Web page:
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Al Qaeda leader Osama bin Laden has been killed in an American-led operation in Pakistan, US President Barack Obama has announced.
In the latest pictures from Abbotabad, a town just 60 miles from the Pakistani capital Islamabad, flames are seen rising from a building that was the apparent target of the raid.
It is thought Bin Laden had been living in a $1m villa in Abbotabad.
He was reportedly asked to surrender by US forces before he was shot.
Pakistani television stations have broadcast what they say is a confirmed photograph of the bloodied face of the world's most wanted man after he was killed.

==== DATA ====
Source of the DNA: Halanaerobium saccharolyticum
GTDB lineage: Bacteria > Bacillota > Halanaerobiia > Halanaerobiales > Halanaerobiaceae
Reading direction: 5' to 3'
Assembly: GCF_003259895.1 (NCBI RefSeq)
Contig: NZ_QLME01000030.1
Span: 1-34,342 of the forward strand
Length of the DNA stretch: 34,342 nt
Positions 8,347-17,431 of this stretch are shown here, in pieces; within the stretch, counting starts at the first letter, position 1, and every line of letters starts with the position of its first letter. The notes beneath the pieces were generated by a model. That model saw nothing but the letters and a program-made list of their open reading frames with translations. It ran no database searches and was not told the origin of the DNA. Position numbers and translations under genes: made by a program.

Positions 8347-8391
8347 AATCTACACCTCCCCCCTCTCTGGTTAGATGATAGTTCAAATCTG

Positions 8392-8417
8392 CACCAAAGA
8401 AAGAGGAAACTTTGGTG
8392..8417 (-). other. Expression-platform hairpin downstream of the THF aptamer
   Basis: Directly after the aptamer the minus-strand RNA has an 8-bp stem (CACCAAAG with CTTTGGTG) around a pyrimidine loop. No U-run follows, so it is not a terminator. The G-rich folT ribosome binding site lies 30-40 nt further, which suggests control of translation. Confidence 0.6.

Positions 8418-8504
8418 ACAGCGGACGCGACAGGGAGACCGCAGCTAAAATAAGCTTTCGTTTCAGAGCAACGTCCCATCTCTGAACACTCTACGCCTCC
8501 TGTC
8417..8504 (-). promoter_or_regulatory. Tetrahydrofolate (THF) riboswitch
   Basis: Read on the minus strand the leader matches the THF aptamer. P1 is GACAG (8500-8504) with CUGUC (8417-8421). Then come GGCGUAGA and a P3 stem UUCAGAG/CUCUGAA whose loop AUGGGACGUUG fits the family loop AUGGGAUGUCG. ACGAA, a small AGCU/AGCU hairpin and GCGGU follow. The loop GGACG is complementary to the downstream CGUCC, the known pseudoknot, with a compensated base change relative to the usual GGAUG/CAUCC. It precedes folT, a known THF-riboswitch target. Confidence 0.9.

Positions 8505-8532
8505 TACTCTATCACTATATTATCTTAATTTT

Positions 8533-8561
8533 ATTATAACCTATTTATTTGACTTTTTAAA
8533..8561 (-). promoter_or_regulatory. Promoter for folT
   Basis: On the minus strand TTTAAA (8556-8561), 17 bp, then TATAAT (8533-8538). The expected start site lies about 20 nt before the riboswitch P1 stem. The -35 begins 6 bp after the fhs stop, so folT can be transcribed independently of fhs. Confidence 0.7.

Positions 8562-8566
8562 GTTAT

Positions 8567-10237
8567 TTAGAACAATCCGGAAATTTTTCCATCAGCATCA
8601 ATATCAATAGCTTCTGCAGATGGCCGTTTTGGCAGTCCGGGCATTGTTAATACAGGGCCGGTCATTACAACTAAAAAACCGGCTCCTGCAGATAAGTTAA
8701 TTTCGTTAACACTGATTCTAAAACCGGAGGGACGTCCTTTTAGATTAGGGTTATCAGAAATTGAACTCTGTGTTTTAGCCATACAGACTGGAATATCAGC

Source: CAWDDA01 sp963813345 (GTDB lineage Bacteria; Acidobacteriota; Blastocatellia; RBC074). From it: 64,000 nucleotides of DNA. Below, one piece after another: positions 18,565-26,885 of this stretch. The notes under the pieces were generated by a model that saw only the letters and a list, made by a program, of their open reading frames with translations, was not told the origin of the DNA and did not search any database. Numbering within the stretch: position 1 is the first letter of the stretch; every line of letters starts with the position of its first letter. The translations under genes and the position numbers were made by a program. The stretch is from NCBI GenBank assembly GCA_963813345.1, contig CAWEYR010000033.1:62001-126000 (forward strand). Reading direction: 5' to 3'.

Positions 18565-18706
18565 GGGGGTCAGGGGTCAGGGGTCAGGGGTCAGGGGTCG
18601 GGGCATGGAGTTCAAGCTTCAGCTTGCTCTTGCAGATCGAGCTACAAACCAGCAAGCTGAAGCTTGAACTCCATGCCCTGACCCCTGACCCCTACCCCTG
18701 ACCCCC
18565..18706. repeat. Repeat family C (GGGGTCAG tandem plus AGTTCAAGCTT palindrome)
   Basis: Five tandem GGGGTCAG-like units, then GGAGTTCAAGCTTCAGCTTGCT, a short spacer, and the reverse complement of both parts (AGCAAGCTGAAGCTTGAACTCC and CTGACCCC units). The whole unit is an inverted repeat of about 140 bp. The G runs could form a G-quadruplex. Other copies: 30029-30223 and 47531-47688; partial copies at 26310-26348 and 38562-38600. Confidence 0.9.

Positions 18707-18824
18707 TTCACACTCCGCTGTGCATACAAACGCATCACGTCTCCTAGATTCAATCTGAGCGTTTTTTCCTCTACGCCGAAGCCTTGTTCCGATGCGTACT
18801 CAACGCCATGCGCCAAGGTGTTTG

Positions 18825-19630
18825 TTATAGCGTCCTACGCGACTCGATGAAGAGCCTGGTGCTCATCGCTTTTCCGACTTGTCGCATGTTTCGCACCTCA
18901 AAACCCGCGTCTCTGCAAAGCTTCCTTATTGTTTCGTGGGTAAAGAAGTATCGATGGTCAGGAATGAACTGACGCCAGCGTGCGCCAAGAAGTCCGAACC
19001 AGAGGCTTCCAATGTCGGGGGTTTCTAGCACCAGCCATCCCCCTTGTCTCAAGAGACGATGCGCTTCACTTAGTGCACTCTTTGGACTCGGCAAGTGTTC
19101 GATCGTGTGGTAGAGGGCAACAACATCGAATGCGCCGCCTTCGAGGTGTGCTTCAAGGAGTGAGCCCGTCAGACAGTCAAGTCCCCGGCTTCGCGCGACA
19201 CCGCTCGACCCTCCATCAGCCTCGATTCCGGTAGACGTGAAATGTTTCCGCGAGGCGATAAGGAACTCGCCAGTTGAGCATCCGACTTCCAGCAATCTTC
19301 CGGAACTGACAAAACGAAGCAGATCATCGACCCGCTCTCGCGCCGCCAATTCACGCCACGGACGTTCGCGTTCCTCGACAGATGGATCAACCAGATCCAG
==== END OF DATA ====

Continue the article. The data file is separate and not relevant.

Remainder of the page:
In the last few minutes, David Cameron has been speaking from Downing Street, saying the news would be welcomed across the country.
"It is, I believe, a massive step forward," he said.
Earlier, President Obama confirmed in a news conference: "I can report to the American people and to the world, that the US has conducted an operation that killed Osama bin Laden."
The US president said he was briefed about a possible lead to the whereabouts of the the world's most wanted man and mastermind of the September 11 attacks in August and last week appproved an operation "to bring Bin Laden to justice".
"A small team of Americans carried out the operation with extraordinary courage and capability. No Americans were harmed. They took care to avoid civilian casualties," President Obama said.
The body of Bin Laden - who fled the US-led invasion of Afghanistan in 2001 - was recovered by US officials from the compound in Abbottabad, northwest of Pakistan, where he had been hiding.